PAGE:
OCEANSIDE — With the passage of Prop 64, Oceanside is looking at how to address legal recreational marijuana use.
At the Jan. 18 City Council meeting a workshop was planned for April to consider additional rules to safeguard the community.
A handful of speakers pointed to issues that need to be resolved.
One speaker said rules need to be in place for multiple-family dwelling units where secondhand tobacco smoke is already a problem.
Another speaker encouraged regulated dispensaries within the city. She said they would add safety to medical marijuana purchases, and curtail black market sales.
Council members’ comments favored more restrictions.
Councilman Jack Feller said he opposes marijuana use, and sees a workshop as a good idea.
Councilwoman Esther Sanchez said she has already received complaints from residents about neighbors’ secondhand marijuana smoke.
“Eventually we’ll be looking at ways we can address it,” Sanchez said.
Sanchez also disagreed with the public speaker that supported regulated dispensaries within the city.
“(Illegal) Dispensaries increased the black market in my neighborhood (Eastside), kids were riding on bikes selling,” Sanchez said.
Mayor Jim Wood said cultivation in city farm areas needs to be addressed.
State licenses for commercial cultivation and sales will not be issued until 2018, at that time taxation on cultivation and sales begins.
John Mullen, Oceanside city attorney, said this allows plenty of time for the city to put local rules in place.
Until city rules are adopted, Prop 64 spells out immediate state guidelines, chiefly that adults (ages 21 and older) are allowed home use and cultivation of recreational marijuana.
Home cultivation is limited to six plants within a locked area that is not visible from a public place.
Once state business licenses are granted, an adult can also partake in marijuana within a business licensed for on-site consumption.
Licensed sellers must be 600 feet from a school, day care center, or youth center.
The Bureau of Marijuana Control will regulate and license marijuana businesses. Large-scale marijuana businesses can not obtain a state license for five years to prevent monopoly.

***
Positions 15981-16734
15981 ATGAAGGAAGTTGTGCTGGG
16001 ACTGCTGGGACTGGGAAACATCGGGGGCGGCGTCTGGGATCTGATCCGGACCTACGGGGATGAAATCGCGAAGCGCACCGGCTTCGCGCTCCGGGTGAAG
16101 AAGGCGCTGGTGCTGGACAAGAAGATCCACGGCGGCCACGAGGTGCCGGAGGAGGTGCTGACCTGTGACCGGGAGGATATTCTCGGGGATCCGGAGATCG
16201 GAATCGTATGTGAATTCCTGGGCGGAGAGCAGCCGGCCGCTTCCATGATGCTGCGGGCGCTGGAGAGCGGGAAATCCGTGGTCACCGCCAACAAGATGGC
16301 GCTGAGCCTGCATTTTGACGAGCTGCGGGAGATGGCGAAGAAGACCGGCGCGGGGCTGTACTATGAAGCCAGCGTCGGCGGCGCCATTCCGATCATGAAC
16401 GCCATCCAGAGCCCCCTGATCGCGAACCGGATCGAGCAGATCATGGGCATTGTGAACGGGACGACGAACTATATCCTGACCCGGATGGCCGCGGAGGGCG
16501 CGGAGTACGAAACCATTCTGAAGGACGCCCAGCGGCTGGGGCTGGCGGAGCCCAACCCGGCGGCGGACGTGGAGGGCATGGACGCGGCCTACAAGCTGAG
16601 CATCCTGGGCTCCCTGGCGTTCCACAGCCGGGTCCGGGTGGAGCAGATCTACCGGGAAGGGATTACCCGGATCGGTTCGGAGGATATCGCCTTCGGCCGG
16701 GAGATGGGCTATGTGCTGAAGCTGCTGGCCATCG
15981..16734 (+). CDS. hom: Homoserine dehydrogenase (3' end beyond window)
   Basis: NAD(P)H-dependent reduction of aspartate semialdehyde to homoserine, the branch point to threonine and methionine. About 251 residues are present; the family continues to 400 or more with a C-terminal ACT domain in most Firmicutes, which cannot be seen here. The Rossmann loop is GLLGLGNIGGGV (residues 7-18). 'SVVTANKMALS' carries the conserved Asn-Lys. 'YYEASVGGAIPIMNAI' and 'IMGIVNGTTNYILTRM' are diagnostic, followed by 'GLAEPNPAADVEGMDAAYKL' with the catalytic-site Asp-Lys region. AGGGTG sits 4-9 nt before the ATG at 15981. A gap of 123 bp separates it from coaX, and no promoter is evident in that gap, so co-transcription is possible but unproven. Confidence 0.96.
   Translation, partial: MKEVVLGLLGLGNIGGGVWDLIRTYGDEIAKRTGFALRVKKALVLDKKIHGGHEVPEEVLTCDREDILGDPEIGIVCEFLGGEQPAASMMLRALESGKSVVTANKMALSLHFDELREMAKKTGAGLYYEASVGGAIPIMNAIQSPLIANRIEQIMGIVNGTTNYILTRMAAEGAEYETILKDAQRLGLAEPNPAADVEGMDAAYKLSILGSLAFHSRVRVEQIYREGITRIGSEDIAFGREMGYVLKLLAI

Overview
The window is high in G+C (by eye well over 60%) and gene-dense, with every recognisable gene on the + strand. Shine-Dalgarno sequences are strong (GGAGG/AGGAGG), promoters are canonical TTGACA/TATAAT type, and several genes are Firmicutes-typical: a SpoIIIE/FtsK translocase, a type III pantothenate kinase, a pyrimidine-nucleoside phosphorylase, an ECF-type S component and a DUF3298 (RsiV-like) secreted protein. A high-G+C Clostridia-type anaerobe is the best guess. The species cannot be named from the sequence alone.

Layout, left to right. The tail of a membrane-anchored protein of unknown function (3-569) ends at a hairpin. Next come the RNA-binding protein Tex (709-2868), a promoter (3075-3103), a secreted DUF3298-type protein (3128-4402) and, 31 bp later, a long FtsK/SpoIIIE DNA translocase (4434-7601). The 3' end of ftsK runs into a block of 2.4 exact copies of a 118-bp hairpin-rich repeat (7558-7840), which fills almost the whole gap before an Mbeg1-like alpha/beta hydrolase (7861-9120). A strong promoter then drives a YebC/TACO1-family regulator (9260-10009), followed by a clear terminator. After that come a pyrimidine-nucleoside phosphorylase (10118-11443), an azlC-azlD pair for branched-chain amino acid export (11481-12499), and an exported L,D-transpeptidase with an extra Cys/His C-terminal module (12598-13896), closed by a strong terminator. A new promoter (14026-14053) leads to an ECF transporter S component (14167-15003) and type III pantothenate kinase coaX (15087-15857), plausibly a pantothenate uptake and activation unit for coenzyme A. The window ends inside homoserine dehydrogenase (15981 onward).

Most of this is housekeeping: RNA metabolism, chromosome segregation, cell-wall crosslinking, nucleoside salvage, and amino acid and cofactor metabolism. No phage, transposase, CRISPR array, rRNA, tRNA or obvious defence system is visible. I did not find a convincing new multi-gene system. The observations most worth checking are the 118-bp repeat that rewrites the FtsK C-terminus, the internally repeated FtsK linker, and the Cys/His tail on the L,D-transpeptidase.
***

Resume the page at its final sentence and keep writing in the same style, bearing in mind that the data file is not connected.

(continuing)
Cities can add zoning restrictions or ban sales. Oceanside will be considering those options.
The new state law does not allow marijuana to be smoked while driving, or in public spaces.
Additionally Oceanside has no smoking zones at its parks, beaches, Civic Center, and restaurant outdoor patios that restrict all smoking.
Oceanside Police Chief Frank McCoy said a citation could be issued for public use.
Additionally, Oceanside police already conduct tests for suspected marijuana-impaired drivers. The tests are similar to balance and reaction tests used to determine alcohol impairment.
“If the officer feels the person is impaired to the point they cannot safely operate a motor vehicle, they are arrested and provided a blood or urine test,” McCoy said. “The blood or urine test will establish if THC is present. The driving pattern, physical test results, and the presence of THC in their system has been enough for a prosecution.”
Under state law an adult can possess up to 28.5 grams of marijuana and 8 grams of concentrated marijuana, except on the grounds of a school, day care center, or youth center while children are present.
Purchasing recreational marijuana is currently illegal in Oceanside.
Patients with a medical marijuana card can purchase marijuana from a licensed dispensary outside the city and have it delivered.
State law penalizes unlicensed sellers to six months in a county jail, a fine up to $500, or both.
The planned workshop will consider the allowance of regulated dispensaries, as well as prohibition. City Council members invite the public to email their comments or attend the upcoming workshop.